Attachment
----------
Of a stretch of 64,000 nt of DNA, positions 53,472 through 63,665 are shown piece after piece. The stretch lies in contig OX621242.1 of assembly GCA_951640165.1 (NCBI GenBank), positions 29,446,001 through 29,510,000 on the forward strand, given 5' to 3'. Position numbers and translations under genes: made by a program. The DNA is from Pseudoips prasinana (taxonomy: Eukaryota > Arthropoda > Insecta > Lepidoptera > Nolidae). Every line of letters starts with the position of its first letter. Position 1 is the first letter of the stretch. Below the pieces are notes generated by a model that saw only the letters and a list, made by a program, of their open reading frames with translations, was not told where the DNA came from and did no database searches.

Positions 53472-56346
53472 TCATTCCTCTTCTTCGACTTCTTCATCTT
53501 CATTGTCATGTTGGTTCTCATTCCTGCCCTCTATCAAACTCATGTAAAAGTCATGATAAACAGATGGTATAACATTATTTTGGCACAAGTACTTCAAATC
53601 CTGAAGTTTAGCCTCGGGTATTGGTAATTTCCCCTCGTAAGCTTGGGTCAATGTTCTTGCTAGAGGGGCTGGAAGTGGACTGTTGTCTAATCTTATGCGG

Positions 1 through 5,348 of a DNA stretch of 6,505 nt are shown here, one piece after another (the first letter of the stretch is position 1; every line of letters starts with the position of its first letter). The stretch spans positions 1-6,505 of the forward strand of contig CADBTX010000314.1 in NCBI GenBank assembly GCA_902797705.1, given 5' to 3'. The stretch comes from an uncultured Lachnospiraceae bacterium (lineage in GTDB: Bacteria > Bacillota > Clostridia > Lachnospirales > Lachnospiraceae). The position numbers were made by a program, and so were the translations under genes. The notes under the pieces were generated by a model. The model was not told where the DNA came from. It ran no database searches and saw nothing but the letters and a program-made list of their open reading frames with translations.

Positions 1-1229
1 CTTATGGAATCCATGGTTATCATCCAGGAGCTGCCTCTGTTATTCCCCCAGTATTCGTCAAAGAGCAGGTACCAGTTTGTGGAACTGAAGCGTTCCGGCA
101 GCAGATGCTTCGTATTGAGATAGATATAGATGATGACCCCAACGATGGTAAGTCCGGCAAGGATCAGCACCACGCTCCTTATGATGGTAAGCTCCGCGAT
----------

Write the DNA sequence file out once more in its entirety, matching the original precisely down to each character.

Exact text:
Of a stretch of 64,000 nt of DNA, positions 53,472 through 63,665 are shown piece after piece. The stretch lies in contig OX621242.1 of assembly GCA_951640165.1 (NCBI GenBank), positions 29,446,001 through 29,510,000 on the forward strand, given 5' to 3'. Position numbers and translations under genes: made by a program. The DNA is from Pseudoips prasinana (taxonomy: Eukaryota > Arthropoda > Insecta > Lepidoptera > Nolidae). Every line of letters starts with the position of its first letter. Position 1 is the first letter of the stretch. Below the pieces are notes generated by a model that saw only the letters and a list, made by a program, of their open reading frames with translations, was not told where the DNA came from and did no database searches.

Positions 53472-56346
53472 TCATTCCTCTTCTTCGACTTCTTCATCTT
53501 CATTGTCATGTTGGTTCTCATTCCTGCCCTCTATCAAACTCATGTAAAAGTCATGATAAACAGATGGTATAACATTATTTTGGCACAAGTACTTCAAATC
53601 CTGAAGTTTAGCCTCGGGTATTGGTAATTTCCCCTCGTAAGCTTGGGTCAATGTTCTTGCTAGAGGGGCTGGAAGTGGACTGTTGTCTAATCTTATGCGG

Positions 1 through 5,348 of a DNA stretch of 6,505 nt are shown here, one piece after another (the first letter of the stretch is position 1; every line of letters starts with the position of its first letter). The stretch spans positions 1-6,505 of the forward strand of contig CADBTX010000314.1 in NCBI GenBank assembly GCA_902797705.1, given 5' to 3'. The stretch comes from an uncultured Lachnospiraceae bacterium (lineage in GTDB: Bacteria > Bacillota > Clostridia > Lachnospirales > Lachnospiraceae). The position numbers were made by a program, and so were the translations under genes. The notes under the pieces were generated by a model. The model was not told where the DNA came from. It ran no database searches and saw nothing but the letters and a program-made list of their open reading frames with translations.

Positions 1-1229
1 CTTATGGAATCCATGGTTATCATCCAGGAGCTGCCTCTGTTATTCCCCCAGTATTCGTCAAAGAGCAGGTACCAGTTTGTGGAACTGAAGCGTTCCGGCA
101 GCAGATGCTTCGTATTGAGATAGATATAGATGATGACCCCAACGATGGTAAGTCCGGCAAGGATCAGCACCACGCTCCTTATGATGGTAAGCTCCGCGAT